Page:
Beware summer radon-test results

Measuring radon with testing kits that sit in a house for just a few days can yield misleadingly low values in summer, a new study finds.

Alabama maintains a statewide database of 36,000 domestic measurements of radon, a radioactive gas emitted by rocks in soil. Although these data revealed some geographical hot spots, radon readings in such areas were often unexpectedly low if testing had occurred in summer.

To investigate a possible seasonal bias, James L. McNees of the Alabama Department of Public Health in Montgomery and Susan H. Roberts of the Alabama Radon Education Program at Auburn University offered free radon-test kits to state residents whose homes had recently undergone summer testing.

Of the 186 homes resampled in winter, 63 percent exhibited higher radon values than they had in summer. Indeed, 27 percent of these homes revealed air concentrations more than five times the 4-picocuries-per-liter federal guideline for taking remedial action. The researchers report their findings in the July Health Physics.

The Environmental Protection Agency recommends measuring radon over an entire year. However, because many people test for radon only when they put their homes on the market, several-day testing has become common.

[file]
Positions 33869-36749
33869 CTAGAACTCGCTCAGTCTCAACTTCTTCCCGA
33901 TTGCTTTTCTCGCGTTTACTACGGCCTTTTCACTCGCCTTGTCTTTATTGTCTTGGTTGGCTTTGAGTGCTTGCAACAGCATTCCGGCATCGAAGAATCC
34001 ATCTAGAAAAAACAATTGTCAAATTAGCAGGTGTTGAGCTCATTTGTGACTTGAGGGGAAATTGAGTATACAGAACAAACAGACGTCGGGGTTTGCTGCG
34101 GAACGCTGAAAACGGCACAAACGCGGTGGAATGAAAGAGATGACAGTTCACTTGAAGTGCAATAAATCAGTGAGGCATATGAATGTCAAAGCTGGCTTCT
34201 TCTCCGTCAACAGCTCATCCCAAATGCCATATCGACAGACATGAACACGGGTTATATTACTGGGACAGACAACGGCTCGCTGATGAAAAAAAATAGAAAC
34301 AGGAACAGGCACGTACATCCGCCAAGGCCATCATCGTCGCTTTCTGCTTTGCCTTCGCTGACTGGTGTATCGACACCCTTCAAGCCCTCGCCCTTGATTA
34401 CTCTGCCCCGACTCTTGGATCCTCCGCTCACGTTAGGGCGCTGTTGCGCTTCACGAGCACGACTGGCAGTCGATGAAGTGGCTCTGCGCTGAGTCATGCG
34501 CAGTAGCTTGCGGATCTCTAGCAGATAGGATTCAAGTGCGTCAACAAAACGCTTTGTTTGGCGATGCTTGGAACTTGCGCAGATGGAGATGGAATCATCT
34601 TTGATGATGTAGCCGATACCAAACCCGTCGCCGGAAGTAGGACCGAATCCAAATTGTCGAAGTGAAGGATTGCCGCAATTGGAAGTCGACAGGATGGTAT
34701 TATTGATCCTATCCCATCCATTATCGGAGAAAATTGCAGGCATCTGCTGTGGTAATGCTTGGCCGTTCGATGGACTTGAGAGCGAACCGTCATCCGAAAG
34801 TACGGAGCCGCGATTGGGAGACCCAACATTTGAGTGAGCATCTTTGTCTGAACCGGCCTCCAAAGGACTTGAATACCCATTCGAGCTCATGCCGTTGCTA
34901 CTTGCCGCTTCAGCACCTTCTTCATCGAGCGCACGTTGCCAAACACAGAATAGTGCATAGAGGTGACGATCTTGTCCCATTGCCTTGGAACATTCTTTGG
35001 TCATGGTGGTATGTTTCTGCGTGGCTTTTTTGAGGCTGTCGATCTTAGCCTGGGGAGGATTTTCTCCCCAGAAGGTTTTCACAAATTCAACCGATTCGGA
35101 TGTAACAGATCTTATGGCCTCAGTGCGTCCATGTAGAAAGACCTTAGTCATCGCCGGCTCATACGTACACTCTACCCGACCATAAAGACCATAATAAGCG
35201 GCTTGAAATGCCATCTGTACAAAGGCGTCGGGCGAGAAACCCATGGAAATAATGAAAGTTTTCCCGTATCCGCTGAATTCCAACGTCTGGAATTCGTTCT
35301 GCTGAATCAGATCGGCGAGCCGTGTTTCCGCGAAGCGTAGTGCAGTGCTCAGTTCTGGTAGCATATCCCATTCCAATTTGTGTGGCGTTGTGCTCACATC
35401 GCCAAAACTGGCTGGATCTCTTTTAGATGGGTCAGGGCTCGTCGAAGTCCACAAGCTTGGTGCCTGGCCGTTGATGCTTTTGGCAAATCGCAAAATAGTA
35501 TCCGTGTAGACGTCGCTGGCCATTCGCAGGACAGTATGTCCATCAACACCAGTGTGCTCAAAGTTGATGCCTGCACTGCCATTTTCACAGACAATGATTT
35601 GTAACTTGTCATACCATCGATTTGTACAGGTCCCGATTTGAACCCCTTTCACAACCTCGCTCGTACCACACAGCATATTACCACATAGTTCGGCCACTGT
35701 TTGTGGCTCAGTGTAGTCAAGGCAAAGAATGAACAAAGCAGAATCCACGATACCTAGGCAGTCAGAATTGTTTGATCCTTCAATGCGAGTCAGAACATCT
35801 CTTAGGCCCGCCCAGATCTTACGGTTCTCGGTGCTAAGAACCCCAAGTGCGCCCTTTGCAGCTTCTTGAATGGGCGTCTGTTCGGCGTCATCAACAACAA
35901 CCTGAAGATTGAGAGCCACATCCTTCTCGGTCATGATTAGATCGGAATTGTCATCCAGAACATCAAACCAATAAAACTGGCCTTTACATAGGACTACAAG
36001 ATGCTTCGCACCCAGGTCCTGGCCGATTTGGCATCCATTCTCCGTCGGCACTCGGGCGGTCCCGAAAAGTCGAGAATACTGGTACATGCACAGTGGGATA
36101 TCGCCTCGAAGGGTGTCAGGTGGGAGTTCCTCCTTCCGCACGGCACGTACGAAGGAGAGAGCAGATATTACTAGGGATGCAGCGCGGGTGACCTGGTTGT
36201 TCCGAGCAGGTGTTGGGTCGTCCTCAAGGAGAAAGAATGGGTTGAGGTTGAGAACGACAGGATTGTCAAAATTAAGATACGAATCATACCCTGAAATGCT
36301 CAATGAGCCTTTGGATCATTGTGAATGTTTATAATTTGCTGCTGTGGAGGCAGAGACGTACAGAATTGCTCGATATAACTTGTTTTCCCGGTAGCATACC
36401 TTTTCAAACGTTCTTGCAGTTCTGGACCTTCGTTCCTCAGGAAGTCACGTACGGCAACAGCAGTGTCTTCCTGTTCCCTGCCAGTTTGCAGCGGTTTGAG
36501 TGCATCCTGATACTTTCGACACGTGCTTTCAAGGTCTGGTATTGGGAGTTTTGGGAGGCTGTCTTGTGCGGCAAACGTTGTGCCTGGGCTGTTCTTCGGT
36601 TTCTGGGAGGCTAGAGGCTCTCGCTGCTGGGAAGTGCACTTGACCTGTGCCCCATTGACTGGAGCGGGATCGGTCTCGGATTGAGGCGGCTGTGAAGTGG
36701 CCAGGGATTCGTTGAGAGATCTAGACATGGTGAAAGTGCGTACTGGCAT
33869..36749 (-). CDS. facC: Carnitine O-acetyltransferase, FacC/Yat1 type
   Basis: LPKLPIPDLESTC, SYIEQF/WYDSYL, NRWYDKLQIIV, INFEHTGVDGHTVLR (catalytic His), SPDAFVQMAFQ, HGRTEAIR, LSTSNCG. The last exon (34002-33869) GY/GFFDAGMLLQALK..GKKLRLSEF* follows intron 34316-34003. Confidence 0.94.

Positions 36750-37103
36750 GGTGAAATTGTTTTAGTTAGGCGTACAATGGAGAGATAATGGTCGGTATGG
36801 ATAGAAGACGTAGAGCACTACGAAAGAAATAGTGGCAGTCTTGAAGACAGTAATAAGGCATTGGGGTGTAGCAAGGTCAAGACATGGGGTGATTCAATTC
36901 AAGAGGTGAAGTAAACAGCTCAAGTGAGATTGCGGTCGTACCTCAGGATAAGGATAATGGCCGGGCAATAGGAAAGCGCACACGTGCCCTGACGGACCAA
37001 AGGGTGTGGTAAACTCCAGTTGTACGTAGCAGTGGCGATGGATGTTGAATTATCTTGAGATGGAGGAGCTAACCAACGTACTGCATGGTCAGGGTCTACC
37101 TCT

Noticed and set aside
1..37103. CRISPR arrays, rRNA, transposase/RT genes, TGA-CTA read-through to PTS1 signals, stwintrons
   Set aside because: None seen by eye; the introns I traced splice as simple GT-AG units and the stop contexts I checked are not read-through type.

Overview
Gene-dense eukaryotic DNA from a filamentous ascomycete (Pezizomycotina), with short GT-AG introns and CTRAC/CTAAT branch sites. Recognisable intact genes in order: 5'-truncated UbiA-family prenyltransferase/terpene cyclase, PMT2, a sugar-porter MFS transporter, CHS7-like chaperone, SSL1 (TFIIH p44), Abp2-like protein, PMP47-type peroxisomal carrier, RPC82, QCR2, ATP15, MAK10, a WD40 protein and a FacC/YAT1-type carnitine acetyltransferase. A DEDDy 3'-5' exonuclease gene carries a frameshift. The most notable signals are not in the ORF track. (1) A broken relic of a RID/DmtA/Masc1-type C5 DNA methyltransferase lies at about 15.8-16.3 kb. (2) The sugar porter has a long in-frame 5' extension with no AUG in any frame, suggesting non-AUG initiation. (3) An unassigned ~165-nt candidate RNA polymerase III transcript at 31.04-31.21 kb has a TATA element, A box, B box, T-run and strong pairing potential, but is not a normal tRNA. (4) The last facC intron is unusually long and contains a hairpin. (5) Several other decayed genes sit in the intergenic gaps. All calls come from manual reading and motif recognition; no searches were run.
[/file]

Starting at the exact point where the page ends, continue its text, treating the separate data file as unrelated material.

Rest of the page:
McNees and Roberts suspect that the summer-radon effect traces to fairly constant temperatures in air-conditioned homes. Normally, they say, temperature differentials would prompt warmer air to rise into the attic, drawing radon-laden air into the home from the soil below it.

Janet Raloff

Janet Raloff is the Editor, Digital of Science News Explores, a daily online magazine for middle school students. She started at Science News in 1977 as the environment and policy writer, specializing in toxicology. To her never-ending surprise, her daughter became a toxicologist.

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